Professor Huw Price, University of Cambridge
Time seems to have a forward direction - eggs don't unscramble for example but in physics, that's not the case. Graihagh Jackson spoke to Huw Price about this puzzling feature of physics starting with the conudrum that is the beginning of time...
Huw - Itís a very good question. Many cosmologists now think that there is...
Graihagh - Thatís Professor Huw Price, Bertrand Russell Philosopher at Cambridge University and his research spans vast areas of science and metaphysics, including the philosophy of time.
Huw - This view goes back to the discovery that the universe is expanding (a discovery made in the 1920ís). The logical implication of that is that there must have been a time when it was at minimum size and thatís what we now think of as big bang and, on most views, thatís the beginning of time Ė thereís literally nothing before that. People often find that puzzling and ask the question ďWell, what happened before the big bangĒ but, really, what you have to understand is the answer to that is nothing, because there is no before. And, interesting, thatís and answer which was understood hundreds of years before modern cosmology by the great early philosopher, Augustin, who was a Bishop in North Africa in, I think, the 4th Century AD and he was interested in the theological puzzle of what God was doing before he created the Universe. And his answer to that was effectively the modern cosmological answer ďwell there was no beforeĒ because one of the things God created was time itself. He simply couldnít speak of what God was doing before he created the Universe and thatís the same answer that you get in the big bang model in modern cosmology.
Graihagh - Basically, with the big bang, time was created. Time did not exist before the big bang because the big bang created time. Armed with the best physics of the 20th century, Albert Einstein came to very similar conclusions with his theory of relativity.
Consider time dilation i.e. the effect of mass on time.
Planet Earthís hefty mass warps time. Itís why the clocks on orbiting satellites run a little slower and why astronauts on the International Space Station return having aged slightly less Ė although not by much: so after 6 months, Tim Peak would be about 0.007 seconds younger than he would had he lived on Earth. Youíd donít have to be in space to experience it though Ė if you stood next to a big building or Ayres Rock, and time would run more slowly than if you stood on the flat plains somewhere, like in Cambridge.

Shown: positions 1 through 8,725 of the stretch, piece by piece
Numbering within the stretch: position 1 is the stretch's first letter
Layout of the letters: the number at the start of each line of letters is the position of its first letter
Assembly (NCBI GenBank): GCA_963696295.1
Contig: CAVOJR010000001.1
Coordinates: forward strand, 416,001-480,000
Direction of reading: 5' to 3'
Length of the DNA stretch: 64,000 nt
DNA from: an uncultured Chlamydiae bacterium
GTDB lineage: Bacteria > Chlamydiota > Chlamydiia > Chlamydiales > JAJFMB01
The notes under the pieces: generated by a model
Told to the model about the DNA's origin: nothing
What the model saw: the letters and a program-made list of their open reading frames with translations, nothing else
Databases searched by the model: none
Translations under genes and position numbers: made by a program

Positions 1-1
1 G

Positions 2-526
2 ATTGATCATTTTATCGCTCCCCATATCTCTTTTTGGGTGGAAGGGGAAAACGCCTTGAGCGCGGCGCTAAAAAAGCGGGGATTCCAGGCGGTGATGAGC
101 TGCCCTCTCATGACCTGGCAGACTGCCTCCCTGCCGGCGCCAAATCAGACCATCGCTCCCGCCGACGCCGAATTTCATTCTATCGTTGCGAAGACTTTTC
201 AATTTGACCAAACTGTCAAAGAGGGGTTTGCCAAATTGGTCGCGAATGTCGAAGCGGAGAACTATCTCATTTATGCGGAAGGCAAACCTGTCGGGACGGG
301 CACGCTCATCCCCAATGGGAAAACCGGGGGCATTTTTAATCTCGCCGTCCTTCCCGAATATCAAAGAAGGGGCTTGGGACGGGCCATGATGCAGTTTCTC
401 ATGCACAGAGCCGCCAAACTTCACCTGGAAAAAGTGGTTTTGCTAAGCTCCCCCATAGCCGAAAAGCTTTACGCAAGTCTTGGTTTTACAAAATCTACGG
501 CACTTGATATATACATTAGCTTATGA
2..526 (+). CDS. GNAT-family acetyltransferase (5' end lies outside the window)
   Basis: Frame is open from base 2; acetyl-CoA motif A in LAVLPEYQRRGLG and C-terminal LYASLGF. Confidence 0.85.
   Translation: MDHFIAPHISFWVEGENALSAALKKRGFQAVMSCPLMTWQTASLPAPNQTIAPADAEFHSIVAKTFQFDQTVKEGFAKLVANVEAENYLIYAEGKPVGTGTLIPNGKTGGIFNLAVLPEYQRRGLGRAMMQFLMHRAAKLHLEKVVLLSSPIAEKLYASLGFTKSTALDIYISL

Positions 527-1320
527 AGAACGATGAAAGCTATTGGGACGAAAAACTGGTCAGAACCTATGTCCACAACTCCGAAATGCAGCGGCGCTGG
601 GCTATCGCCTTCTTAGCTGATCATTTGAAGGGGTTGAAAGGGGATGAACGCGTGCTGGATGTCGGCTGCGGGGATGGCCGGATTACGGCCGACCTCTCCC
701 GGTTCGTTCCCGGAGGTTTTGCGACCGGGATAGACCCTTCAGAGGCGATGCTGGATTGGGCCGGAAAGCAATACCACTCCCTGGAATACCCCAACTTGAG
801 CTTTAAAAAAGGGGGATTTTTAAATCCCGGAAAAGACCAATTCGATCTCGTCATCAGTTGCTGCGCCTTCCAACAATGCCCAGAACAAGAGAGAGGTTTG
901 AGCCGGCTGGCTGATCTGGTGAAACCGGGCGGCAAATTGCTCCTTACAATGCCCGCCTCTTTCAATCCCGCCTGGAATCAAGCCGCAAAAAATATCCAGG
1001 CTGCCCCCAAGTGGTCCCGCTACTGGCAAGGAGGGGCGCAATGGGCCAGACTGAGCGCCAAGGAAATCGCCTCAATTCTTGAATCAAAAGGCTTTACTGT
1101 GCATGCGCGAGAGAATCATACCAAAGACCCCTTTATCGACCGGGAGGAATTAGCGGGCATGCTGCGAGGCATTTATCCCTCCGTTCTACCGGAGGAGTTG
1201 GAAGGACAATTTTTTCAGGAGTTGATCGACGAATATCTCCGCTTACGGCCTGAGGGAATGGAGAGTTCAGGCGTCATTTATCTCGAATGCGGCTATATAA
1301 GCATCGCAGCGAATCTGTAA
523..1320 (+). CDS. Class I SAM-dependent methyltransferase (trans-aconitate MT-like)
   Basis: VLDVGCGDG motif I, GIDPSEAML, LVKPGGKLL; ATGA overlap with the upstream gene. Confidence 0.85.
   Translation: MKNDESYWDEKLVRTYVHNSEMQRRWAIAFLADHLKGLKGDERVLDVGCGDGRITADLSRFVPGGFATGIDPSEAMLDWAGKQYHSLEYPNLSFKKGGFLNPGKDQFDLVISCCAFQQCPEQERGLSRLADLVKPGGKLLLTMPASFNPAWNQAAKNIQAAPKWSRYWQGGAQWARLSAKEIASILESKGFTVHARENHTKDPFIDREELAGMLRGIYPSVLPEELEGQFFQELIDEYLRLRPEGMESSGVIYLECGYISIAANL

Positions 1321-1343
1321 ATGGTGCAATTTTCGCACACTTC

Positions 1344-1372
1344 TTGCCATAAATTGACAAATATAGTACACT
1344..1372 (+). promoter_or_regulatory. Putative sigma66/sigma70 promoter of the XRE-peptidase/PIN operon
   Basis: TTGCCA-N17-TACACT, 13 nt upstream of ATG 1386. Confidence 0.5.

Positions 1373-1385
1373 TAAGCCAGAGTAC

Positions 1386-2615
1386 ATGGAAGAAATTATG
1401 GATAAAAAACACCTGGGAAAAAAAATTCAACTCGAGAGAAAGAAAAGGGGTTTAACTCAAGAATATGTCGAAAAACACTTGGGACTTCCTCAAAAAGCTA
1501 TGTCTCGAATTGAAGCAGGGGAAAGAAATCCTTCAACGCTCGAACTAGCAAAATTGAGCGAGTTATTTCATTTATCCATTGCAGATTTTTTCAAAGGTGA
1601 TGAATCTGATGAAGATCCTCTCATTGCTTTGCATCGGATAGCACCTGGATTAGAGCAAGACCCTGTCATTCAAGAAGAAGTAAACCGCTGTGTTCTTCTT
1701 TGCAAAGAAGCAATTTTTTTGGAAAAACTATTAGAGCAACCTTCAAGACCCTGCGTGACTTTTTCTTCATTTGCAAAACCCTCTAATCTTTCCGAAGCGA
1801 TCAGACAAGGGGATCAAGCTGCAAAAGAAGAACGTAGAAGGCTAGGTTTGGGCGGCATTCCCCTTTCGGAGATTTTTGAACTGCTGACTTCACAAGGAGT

Thatís an aside but the big picture here is that space and time is warped by mass and because at the big bang all the mass in the universe would have been contained in something smaller than an atom Ė a singularity - it would have brought time to a standstill.
Why then, did time and indeed this infinitely dense singularity, not stay like this forever? And what caused the universe to be in this state to begin with?
As a child, itís in built in us that there is a cause and an effect. Things just donít happen. Something makes them happen. Even when a magician pulls rabbits out of hats, trickery is suspected. Ergo, there must have been something before the singularity... Right?
Huw - So one answer you could give is that really physics tells us that there really is no such thing as causation. All we can do is just describe the great pattern as we find it in the world and in that pattern, in the big bang patterns of cosmology, it turns out that the first moment time Ė a kind of boundary in time - just as we might have a boundary in space. So thatís one possibility; another possibility might be that we look for causes in the future as well as in the past and, if thatís the case, then the best answer to the question - what caused the big bang - would be to look to the future and basically run the story backwards. The big bang has to happen because of how things are at later times.
Graihagh - How could you ever look to the future to discover what happened in the past?
Huw - In the physics, thereís really no preference between the past and the future at a fundamental level. In deterministic models you can easily well run the equations in either direction and infer the past from the future, just as you infer the future from the past. Now, for creatures like us who happen to have a memory that works backwards, so we know more about the past than we do about the future, itís natural to have a causation that we think of as running forwards. Thatís the direction in which we deliberate, in which we act on the world, but physics seems to suggest that thatís more a product of our viewpoint on the world than itís a product of anything thatís fundamentally there in nature.
Graihagh - If I get this right thenÖ Something I do tomorrow could have caused something that I did yesterday?
Huw - Well, that way of looking at things, from the point of view of physics, is just as valid as the ordinary way of looking at things. Now for many purposes itís much better to look at things from a human point of view than from the point of view of fundamental physics and, from the human point of view, the useful notion of causation is the one that does work forwards. Thatís the one when weíre deliberating about, you know, what to have for lunch or something and weíre thinking about what the effects in the afternoon might be... But physics doesnít care about that sort of thing.
Did I miss it? Where's the part about time flowing backwards? I thought Dr. Stephen Hawking concluded that was model was too simplistic and time would not flow backwards even if the universe had enough mass to result in a "Big Crunch" after its expansion is finished. I think you are sensationalizing physics at the cost of spreading misinformation. rkt137, Sun, 17th Apr 2016